There are various theories concerning methods for stimulating personal, team and organizational creativity. For example, Richards (1998) summarised strategies and techniques for enhancing personal creativity and distinguished: immersing in a domain or problem, being prolific, using tools for representation and thought, playing with ideas, avoiding premature closure, being different, being open and receptive to new ideas, being active, maintaining a product orientation, learning not to act in a hurry, reflecting, having fun it what you are doing. Also Altier (2001) proposed a simple summation of the fundamental steps to developing creative thinking capabilities, such as recognizing the triggers one's exposed to every day, defining the problem in terms of the 'True Choice', recognizing your barriers and overcoming them, rearranging the knowledge, experience and ways of doing things.
There are many controversies around the matter of rewards and their influence on motivation and creativity. Collins and Amabile argue that creative performance may be encouraged when rewards provide information or enable the person to better complete the task. (1999, p. 304) Rewards may serve as a motivational factor not as such, but by engaging individuals to any important processes and actions necessary to bring a creative project to fruition. For those researchers, a critical feature of creativity - the generation of novel ideas - is hindered by reward. Results of their studies indicate that rewards serve as stimulation for people to become more creative by making them believe, they can obtain rewards by being creative. Also Cameron, Banko and Pierce (2001) argue that rewards can be used effectively to enhance interest without disrupting performance of an activity in a free-choice setting and - unlike many researchers still think - rewards do not inevitably have pervasive negative effects on intrinsic motivation.
To sum up, we can say that factors defined as 'creativity enhancers' include: focusing on intrinsic motivation, creativity goals, developmental feedback, supportive supervision, healthy competition, participative decision making, autonomy, creative people around, enriched and complex jobs, resources, clear organizational goals, instructions to be creative, recognizing and rewarding creativity, encouraging risk taking, no punishment for failure. There are also so called 'creativity killers' - factors that have negative influence on employees creativity, such as excessive focus on extrinsic motivation, limits set by superiors, close and controlling supervision, competition in a win-lose situation, control of decision making or control of information. Also a serious mistake in trying to implement a culture of creativity is forcing creativity as yet another formal process or relying on job descriptions, using a detailed project plan or letting the risk control everything.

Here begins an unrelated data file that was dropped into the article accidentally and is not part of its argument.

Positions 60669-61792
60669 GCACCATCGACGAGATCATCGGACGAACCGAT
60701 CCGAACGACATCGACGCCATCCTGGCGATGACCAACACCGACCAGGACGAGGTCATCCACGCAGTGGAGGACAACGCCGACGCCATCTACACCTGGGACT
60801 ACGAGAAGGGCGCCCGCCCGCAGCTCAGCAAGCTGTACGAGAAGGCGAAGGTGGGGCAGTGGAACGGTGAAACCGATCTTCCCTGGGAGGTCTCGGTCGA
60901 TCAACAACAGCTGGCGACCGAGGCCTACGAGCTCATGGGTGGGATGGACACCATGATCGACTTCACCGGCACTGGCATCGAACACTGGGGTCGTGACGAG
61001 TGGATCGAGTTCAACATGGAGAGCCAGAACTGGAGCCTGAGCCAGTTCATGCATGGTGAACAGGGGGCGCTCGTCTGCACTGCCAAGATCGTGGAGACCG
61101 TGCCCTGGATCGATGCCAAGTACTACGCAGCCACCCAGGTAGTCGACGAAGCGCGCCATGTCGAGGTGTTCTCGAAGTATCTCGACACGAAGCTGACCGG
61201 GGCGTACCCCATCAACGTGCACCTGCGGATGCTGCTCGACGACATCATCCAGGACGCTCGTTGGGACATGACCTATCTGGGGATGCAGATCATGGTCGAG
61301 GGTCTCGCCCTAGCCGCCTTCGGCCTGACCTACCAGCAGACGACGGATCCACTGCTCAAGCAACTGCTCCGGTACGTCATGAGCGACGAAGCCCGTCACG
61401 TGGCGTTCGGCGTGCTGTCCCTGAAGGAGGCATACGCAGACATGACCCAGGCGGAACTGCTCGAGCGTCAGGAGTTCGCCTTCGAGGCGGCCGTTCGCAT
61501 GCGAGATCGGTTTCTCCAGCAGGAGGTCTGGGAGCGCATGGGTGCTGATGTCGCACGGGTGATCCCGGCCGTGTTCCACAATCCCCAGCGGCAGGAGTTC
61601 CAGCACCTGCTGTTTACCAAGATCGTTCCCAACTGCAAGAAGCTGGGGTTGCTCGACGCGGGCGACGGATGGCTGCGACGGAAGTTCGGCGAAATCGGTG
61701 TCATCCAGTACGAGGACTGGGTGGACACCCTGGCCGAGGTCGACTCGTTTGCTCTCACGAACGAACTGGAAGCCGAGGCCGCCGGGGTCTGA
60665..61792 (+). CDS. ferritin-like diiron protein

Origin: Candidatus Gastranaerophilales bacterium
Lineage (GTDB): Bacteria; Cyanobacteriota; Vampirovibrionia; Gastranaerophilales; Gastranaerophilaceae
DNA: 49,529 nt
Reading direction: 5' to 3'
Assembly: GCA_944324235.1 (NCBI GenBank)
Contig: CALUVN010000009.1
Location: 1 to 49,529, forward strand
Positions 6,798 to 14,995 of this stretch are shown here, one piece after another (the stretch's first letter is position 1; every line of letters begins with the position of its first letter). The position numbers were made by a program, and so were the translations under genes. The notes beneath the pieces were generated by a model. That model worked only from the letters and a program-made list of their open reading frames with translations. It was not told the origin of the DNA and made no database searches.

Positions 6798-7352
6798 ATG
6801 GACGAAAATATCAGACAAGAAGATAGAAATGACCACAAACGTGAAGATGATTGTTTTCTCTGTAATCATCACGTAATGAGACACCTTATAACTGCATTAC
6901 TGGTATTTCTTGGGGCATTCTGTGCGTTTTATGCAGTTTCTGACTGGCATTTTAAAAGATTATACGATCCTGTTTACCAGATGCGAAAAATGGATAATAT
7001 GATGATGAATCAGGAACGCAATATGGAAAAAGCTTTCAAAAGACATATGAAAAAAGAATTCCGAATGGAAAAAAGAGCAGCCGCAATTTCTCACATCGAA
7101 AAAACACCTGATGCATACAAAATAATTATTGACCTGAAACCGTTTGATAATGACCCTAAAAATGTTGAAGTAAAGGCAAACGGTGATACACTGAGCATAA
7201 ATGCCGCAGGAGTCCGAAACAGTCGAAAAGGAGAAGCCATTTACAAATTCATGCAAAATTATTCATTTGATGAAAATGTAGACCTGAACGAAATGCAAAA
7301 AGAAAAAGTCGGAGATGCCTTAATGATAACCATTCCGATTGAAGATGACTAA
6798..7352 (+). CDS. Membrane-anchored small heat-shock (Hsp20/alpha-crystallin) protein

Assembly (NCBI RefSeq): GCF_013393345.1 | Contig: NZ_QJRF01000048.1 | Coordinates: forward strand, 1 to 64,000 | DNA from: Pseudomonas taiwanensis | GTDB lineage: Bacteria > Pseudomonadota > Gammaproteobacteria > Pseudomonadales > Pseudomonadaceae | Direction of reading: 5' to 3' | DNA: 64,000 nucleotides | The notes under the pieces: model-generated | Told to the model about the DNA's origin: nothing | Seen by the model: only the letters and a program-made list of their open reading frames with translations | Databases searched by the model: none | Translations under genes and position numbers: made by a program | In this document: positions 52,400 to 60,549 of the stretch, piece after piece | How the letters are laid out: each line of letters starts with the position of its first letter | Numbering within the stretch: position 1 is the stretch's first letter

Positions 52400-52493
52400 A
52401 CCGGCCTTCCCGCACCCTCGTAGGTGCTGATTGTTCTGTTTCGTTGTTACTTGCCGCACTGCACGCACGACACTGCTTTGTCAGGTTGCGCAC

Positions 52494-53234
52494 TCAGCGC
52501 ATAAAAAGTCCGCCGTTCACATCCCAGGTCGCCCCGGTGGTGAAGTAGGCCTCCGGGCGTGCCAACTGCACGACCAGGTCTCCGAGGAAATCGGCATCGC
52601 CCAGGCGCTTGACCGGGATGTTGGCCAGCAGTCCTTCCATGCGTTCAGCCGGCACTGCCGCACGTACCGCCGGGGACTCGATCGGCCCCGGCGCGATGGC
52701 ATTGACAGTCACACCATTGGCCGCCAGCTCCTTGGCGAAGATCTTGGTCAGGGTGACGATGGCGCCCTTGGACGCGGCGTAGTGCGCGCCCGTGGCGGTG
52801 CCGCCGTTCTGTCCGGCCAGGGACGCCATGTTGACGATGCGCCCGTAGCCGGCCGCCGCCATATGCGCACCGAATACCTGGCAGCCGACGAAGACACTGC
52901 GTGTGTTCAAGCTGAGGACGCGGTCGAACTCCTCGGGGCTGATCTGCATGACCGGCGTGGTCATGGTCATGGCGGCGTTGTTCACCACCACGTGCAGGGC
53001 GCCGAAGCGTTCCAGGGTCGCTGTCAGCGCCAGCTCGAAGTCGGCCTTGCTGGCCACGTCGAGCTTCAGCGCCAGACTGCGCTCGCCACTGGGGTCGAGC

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Some researchers state that innovation can make the difference between survival and disaster (Clegg 1999, p. 2). Richard Branson once said that an innovative business is a combination of good ideas, motivated staff and an instinctive understanding of what the customer wants, and then combining these elements to achieve outstanding results. Encouraging creativity requires a different style of management - a leadership. The important thing is that an example of creativity, innovation and good management has to come from the top people in the company. Organizing for innovation is also not about setting up an innovation centre or the post of innovation manager, but requires a much more radical change from the company - a change of not only acting, but also a change of thinking. Also recruitment policies may need changes, because if an organisation wants to become creative, it will definitely need creative employees and managers. Examining and building creative resources should also be an early activity. Both individuals and teams need to be in the change process and encouraged to feel they are contributing to the process and the top management needs to have a vision and goals for change and innovation and to communicate them to those involved and to be committed to change. Also different types of problems that may arise during a change process and management must be ready to respond to them.